and now for some Science..............





Robot

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#1
I posted this question on a Physics forum:

Many years ago I worked on a natural gas pizza oven. The oven had electrodes that measured resistance of the flame. If too high, the oven assumed loss of flame and shut down. This was a safety feature.

My College General Physics text shows a flame distorted by the field from a nearby Van De Graaff Generator.

I can think of many potential applications of altering a flame, perhaps varying the flame spread in an internal combustion engine?

Any other real world applications you know of?

My assumption is different flames = different resistance values

Would an Oxy Acetylene flame be more conductive when rich on oxygen?, or when sooty from lack of oxygen?

Thanks for any input, Regards, John


Here is one reply so far:

Years ago I read of making a speaker using two probes in a flame, connected to a sound source. It is supposed to provide very good fidelity due to the low mass of the flame.
 

Mr Bogus

Trouble Makers Inc.
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#2
seems like the heavy dense gas would be more conductive so a rich (using your term) oxy/acy mixture would have higher resistance.. (actually a "lean" A/F condition")

more acetylene would have lower resistance values? due to the richer fuel mixture?

What I do not see is the ability to force faster flame front propagation electrically..

also in forcing faster propagation (which can be done), you would likely increase the occurrence of pre-ignition or detonation (two separate issues)

what kind of responses have engineers put up on this? is a curious subject..
 

Robot

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#3
seems like the heavy dense gas would be more conductive so a rich (using your term) oxy/acy mixture would have higher resistance.. (actually a "lean" A/F condition")

more acetylene would have lower resistance values? due to the richer fuel mixture?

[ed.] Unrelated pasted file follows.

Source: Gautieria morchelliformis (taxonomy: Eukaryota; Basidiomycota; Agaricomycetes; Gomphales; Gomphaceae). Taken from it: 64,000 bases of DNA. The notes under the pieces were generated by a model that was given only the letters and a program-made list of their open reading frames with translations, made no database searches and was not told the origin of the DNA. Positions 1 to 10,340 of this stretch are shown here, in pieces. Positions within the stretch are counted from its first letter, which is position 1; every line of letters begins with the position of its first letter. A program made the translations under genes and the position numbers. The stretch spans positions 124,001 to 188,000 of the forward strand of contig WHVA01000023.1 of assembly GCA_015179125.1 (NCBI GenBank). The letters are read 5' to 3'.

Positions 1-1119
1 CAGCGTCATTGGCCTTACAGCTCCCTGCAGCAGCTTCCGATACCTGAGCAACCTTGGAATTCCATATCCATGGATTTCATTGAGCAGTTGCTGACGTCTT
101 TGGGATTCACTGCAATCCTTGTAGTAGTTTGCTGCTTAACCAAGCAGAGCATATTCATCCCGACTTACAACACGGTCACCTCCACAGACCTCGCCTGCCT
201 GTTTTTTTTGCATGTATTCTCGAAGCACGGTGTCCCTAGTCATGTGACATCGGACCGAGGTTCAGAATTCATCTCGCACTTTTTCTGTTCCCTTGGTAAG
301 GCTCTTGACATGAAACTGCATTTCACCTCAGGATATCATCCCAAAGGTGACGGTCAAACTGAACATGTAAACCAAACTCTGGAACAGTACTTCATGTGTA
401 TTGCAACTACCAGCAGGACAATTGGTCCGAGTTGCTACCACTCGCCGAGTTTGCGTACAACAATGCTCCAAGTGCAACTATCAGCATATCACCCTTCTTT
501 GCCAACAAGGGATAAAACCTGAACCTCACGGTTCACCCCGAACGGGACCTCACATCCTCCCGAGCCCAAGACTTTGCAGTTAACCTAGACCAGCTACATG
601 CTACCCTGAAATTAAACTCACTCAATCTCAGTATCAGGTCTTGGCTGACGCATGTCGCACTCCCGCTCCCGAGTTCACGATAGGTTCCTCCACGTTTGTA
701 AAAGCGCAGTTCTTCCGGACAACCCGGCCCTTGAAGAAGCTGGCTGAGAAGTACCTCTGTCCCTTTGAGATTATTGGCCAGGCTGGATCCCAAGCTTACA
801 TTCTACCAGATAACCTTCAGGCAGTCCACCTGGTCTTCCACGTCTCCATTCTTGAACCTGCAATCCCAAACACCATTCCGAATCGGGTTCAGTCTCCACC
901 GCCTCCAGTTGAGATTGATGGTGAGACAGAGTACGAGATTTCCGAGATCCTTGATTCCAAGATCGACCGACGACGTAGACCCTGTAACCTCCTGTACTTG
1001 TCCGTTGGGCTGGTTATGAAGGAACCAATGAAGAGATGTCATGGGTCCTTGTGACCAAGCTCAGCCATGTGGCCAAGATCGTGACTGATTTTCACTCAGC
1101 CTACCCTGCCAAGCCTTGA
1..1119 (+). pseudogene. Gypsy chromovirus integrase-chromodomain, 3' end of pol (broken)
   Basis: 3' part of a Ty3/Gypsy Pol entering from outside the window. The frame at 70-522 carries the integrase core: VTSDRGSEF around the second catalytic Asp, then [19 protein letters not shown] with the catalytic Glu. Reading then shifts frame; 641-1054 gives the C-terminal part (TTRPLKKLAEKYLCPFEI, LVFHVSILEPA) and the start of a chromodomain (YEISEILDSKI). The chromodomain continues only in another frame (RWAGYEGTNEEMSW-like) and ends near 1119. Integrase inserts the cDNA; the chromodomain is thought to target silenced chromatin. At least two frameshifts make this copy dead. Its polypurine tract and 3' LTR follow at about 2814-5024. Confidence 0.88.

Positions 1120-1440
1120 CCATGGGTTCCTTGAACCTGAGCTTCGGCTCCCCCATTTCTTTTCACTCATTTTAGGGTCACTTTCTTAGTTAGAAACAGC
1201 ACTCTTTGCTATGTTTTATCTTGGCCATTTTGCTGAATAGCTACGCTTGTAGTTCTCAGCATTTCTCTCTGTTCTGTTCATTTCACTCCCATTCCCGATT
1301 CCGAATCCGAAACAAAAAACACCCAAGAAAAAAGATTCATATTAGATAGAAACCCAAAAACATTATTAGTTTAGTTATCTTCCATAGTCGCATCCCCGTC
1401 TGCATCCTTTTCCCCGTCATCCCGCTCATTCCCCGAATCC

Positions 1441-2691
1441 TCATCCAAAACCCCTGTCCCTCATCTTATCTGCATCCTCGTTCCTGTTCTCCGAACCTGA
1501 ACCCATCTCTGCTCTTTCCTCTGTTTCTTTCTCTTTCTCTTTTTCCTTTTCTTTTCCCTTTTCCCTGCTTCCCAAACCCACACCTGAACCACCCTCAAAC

What I do not see is the ability to force faster flame front propagation electrically..

also in forcing faster propagation (which can be done), you would likely increase the occurrence of pre-ignition or detonation (two separate issues)

what kind of responses have engineers put up on this? is a curious subject..
Here is the link to the Physics Forum, you can see replies as the come in:

Uses for a Conductive Flame

If you google "Flame Speaker" there are some results, but NOT as simple as putting speaker wires in a flame and having a working speaker.
 

Robot

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#6
seems like the heavy dense gas would be more conductive so a rich (using your term) oxy/acy mixture would have higher resistance.. (actually a "lean" A/F condition")

more acetylene would have lower resistance values? due to the richer fuel mixture?

What I do not see is the ability to force faster flame front propagation electrically..

also in forcing faster propagation (which can be done), you would likely increase the occurrence of pre-ignition or detonation (two separate issues)

what kind of responses have engineers put up on this? is a curious subject..
I'm not sure about "faster flame front" but "altered" flame front should be possible, would this have any benefit? Any benefit to altering flame spread for various RPM's?

This is only a question I threw out there, altering the flame is possible, the benefits, if any, are the question.

Obviously spark plug placement/Head geometery affects flame spread.

Would it be possible to deter detonation electronically, so you could run hotter/leaner?

One experiment is worth a thousand calculations , chop 1" off a brigs and stratton cylinder and Ill make a 1" thick gasket embedded radially with coils, we can fire the coils in predetermined intervals to "pull" at the flame and see what happens:thumbsup:
 

AJAY

Registered
#8
Hmm, never heard of this, but did find some interesting stuff in a few minutes of searching.

Flame Triode with Gain: Flame Triode With Gain.

Rev. Mod. Phys. 3, 156 (1931): Wilson - Electrical Conductivity of ...
http://prola.aps.org/pagegif/RMP/v3/i1/p156_1/p156

Phys. Rev. 8, 626 (1916): Ricker - The Electrical Conductivity of
http://prola.aps.org/thumbnail/PR/v8/i6/p626_1?start=0

Haven't read these yet. Suspect that the electrical conduction is from hot plasma and not carbon loading, but then I haven't actually read anything yet.

John, when we do finally meet in person, remind me to tell you about the hyper-fuel efficient engine my friend investigated. This fellow was pestering a certain Agency to the point where they finally sent somebody out to investigate. It relates a bit to your original posting. The actual investigation had life-threatening implications, not once, but twice.